Much Ado About Nothing Page 2


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The Limits of Switch Scalability

Although no real world customer (unlike certain performance analysis vendors) has proven crazy enough to attempt to connect 239 switches together, large enterprise customers often need to scale beyond 20, 30, or 40 switches. This has proven problematic and often impossible for several reasons.

First, Fibre Channel is a flat, layer two network, much like a bridged LAN. It is deliberately flat, since a layer two (link layer) network offers optimum performance, and optimum performance is what channels are all about. But because a fabric is flat, everything sees everything, and more importantly, any device can affect any other device (or all other devices) in the network.

As the number of switches in a single fabric increases, all the switches must engage in fabric-building processes, principal switch selection, exchange of Simple Name Server (SNS) information, routing tables, and state change registrations. This quickly engenders excessive fabric convergence times, often lasting tens of minutes or more. In most vendor implementations, the memory assigned to SNS tables is simply insufficient to support more than a dozen heavily populated switches in a single environment.

Second, supposing 10-20 switches can be brought up and stabilized into a single working fabric, the fabric is always vulnerable to disruptive fabric reconfigurations or state change notification broadcast storms. This can be highly disruptive to ongoing storage transactions and can incur SAN outages if the fabric has to undergo a compete rebuild.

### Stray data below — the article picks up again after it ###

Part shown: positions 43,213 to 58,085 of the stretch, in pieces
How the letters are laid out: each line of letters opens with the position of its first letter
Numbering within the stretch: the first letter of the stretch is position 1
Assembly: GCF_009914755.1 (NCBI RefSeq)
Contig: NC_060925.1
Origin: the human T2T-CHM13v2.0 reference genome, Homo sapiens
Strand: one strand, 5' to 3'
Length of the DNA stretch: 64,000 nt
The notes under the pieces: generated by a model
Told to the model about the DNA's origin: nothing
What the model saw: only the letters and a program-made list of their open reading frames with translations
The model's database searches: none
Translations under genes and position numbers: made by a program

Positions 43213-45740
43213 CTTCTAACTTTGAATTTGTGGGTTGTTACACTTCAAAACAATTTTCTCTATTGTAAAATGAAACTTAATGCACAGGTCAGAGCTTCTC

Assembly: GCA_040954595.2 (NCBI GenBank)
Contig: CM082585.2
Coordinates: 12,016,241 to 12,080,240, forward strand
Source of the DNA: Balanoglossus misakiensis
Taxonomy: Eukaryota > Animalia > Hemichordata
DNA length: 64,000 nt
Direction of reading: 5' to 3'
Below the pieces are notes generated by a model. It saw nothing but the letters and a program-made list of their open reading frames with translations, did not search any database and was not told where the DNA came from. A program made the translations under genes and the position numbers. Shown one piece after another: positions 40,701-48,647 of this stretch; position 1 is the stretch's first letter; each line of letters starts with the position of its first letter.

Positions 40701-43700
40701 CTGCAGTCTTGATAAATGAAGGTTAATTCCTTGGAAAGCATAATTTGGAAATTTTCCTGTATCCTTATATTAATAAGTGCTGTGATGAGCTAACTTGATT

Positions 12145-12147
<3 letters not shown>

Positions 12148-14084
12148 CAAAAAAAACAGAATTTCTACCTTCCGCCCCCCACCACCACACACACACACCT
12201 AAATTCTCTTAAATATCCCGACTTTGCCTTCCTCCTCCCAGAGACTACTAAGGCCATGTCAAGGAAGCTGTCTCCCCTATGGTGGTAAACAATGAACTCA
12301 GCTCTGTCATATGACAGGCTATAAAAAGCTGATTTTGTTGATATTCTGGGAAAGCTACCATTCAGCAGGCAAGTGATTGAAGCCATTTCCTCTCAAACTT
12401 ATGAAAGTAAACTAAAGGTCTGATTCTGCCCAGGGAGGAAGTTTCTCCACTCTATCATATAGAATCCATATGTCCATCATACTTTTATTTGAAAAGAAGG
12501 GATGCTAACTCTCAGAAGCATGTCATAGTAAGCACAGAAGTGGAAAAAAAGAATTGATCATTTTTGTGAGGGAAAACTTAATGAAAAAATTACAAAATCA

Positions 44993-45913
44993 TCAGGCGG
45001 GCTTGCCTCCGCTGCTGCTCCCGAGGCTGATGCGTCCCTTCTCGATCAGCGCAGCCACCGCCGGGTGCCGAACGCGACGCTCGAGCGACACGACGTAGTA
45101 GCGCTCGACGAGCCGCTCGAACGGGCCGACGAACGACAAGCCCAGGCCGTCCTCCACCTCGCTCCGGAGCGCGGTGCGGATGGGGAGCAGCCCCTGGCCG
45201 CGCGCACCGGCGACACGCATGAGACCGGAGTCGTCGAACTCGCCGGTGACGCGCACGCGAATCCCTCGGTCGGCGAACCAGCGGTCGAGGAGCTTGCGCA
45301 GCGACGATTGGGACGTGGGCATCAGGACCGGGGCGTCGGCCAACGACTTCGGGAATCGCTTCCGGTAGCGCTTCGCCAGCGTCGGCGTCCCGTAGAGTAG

SAN Routing Technology: Much Ado About Something

While some customers struggle to build very large fabrics with existing products, a more fundamental question is, why? What is the desired result that makes some customers feel that 239 switches in a single fabric is something they might want? Typically, large fabrics are not created so that any storage device or host can talk to any other storage device.

Networking provides any-to-any connectivity, but applications usually only need one-to-one or one-to-a-few (e.g., a server cluster to a single storage target). What customers that are trying to build large SAN fabrics are typically attempting to do is share a large and expensive storage asset such as a tape library between a larger number of storage devices — a many-to-one solution.

With native Fibre Channel, this many-to-one result can only be achieved by connecting all fabric switches together, and paying the penalty in terms of convergence time, SNS limitation, and exposure to fabric-wide disruptions.

New SAN routing technology, by contrast, can achieve many-to-one connections by allowing multiple SAN switches to exist as separate fabrics, with only authorized connections between them for assigned storage assets. First pioneered by the company formerly known as Nishan (which was recently acquired by McDATA), this solution filters fabric building protocols, eliminates SNS sizing issues, blocks fabric reconfigurations, and isolates faults. Additionally, it overcomes even the theoretical limit of 239 connected (in this case, routed) switches in a storage network.

With this new capability, exaggerated claims on data sheets are no longer required, nor are expensive test programs to expose them. Now, that’s much ado about something.

Tom Clark
SAN Evangelist, McDATA Corporation
Author: Designing Storage Area Networks Second Edition (2003) (available at Amazon.com), IP SANs (2002) (also available at Amazon.com).

» See All Articles by Columnist Tom Clark

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